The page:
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Why Does My 1.5-Year-Old Daughter Still Drool?

by Gail Sessoms

Your daughter’s drooling, which was cute when she was an infant, was once tolerable -- but now she is going on 2 years old and you think she should just close her mouth and swallow more often. She's not drooling on purpose, and a little extra spit is no reason to question her intelligence. The best response is to find out what is causing her to drool or make more saliva and help keep her dry until the problem is resolved.

Drooling

Some drooling is normal for toddlers, but excessive or continual drooling can be more than a nuisance. (It helps to remember that she really can't help it.) The constant wetness can cause a rash around her mouth and on her chest. The excess saliva can cause her to gag and prevent her from talking clearly. You might not want to take her out in public, but she may be just as unhappy as you about the constant leaking. She can’t tell you what the problem is, so you'll have to investigate.

Teething and Swallowing

Your toddler might just produce more saliva than other children. She is still developing her ability to swallow, so the saliva builds up and drool happens. She might not be finished teething. Her final baby teeth, called the 2-year-molars, might be erupting and causing the drooling that is common with teething. Once she finishes this latest bout of teething and her swallowing muscles are better developed, the drooling should stop.

Medical Causes

Toddlers sometimes drool because of a medical problem such as an upper respiratory infection, allergy or cold. The Coxsackle virus, called hand-foot-and-mouth disease, can cause excessive drooling in toddlers. The virus, which causes a rash, spreads quickly and easily among children under 10 years of age. Some nervous system disorders, such as autism and cerebral palsy, make swallowing difficult. Rarely, physical conditions such as large tonsils can cause drooling.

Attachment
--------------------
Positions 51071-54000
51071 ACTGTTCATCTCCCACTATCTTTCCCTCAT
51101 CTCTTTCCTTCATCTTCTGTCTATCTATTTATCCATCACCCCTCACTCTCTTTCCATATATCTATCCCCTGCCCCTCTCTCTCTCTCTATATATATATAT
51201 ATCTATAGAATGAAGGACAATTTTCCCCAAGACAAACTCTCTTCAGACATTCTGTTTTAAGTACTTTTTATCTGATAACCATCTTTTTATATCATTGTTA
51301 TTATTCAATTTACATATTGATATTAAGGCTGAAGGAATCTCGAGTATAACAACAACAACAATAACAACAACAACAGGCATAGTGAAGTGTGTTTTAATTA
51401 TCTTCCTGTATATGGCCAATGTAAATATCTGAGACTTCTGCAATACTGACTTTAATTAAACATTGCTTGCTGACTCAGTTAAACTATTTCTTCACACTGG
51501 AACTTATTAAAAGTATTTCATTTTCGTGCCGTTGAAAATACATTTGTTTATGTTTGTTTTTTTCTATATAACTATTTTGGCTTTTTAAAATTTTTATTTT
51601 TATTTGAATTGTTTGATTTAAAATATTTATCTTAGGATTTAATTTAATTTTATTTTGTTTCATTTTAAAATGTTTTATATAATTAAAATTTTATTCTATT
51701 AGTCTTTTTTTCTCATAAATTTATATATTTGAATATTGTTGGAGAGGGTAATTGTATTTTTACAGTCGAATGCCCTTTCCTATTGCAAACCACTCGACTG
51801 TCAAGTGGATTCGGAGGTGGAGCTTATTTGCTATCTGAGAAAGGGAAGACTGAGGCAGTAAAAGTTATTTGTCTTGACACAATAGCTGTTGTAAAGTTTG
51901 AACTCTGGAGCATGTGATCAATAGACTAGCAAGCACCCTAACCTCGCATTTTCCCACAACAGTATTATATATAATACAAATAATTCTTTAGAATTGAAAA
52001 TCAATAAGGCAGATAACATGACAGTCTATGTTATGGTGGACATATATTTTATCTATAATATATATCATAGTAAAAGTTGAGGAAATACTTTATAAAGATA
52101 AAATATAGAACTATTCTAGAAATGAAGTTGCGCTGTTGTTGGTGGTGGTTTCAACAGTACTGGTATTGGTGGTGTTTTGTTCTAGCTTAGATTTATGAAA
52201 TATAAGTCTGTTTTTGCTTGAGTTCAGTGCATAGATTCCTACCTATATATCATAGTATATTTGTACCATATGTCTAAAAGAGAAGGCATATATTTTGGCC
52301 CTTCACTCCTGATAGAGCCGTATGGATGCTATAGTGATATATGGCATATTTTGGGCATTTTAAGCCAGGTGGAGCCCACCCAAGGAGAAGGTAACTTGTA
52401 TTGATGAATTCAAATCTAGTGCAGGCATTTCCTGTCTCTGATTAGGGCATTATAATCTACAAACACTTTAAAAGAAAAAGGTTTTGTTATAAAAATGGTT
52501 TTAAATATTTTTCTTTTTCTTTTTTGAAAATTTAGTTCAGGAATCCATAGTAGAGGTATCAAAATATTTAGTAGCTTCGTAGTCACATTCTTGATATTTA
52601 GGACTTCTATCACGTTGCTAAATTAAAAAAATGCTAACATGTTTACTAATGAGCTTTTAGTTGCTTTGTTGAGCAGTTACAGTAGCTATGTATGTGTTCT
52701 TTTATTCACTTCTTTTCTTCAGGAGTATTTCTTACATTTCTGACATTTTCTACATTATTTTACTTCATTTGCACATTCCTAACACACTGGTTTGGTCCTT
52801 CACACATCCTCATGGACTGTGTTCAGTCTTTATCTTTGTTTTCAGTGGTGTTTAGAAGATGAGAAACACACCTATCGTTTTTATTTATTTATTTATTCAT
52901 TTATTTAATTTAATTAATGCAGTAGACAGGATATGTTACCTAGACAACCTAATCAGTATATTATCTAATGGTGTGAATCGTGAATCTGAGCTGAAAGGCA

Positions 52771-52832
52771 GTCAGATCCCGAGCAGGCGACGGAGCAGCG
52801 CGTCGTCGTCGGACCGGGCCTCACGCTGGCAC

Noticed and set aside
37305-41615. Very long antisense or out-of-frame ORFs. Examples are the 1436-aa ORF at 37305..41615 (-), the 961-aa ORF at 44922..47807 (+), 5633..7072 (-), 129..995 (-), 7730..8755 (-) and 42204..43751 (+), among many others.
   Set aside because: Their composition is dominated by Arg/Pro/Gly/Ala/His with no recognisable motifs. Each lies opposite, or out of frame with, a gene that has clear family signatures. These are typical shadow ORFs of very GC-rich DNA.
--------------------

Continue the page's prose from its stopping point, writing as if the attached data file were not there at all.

What to Do

Your doctor can determine if there is a medical cause for your daughter’s drooling. Until the problem is resolved, change her shirt every few hours. Gently pat her mouth with a soft cloth moistened with lukewarm water and apply a lubricant, like petroleum jelly, around her mouth and chin. Use an absorbent cloth, such as a towel or cotton diaper, to soak up the drool while she sleeps. And last, help her to strengthen those swallowing muscles by encouraging her to take small sips of water during the day.

About the Author

Gail Sessoms, a grant writer and nonprofit consultant, writes about nonprofit, small business and personal finance issues. She volunteers as a court-appointed child advocate, has a background in social services and writes about issues important to families. Sessoms holds a Bachelor of Arts degree in liberal studies.

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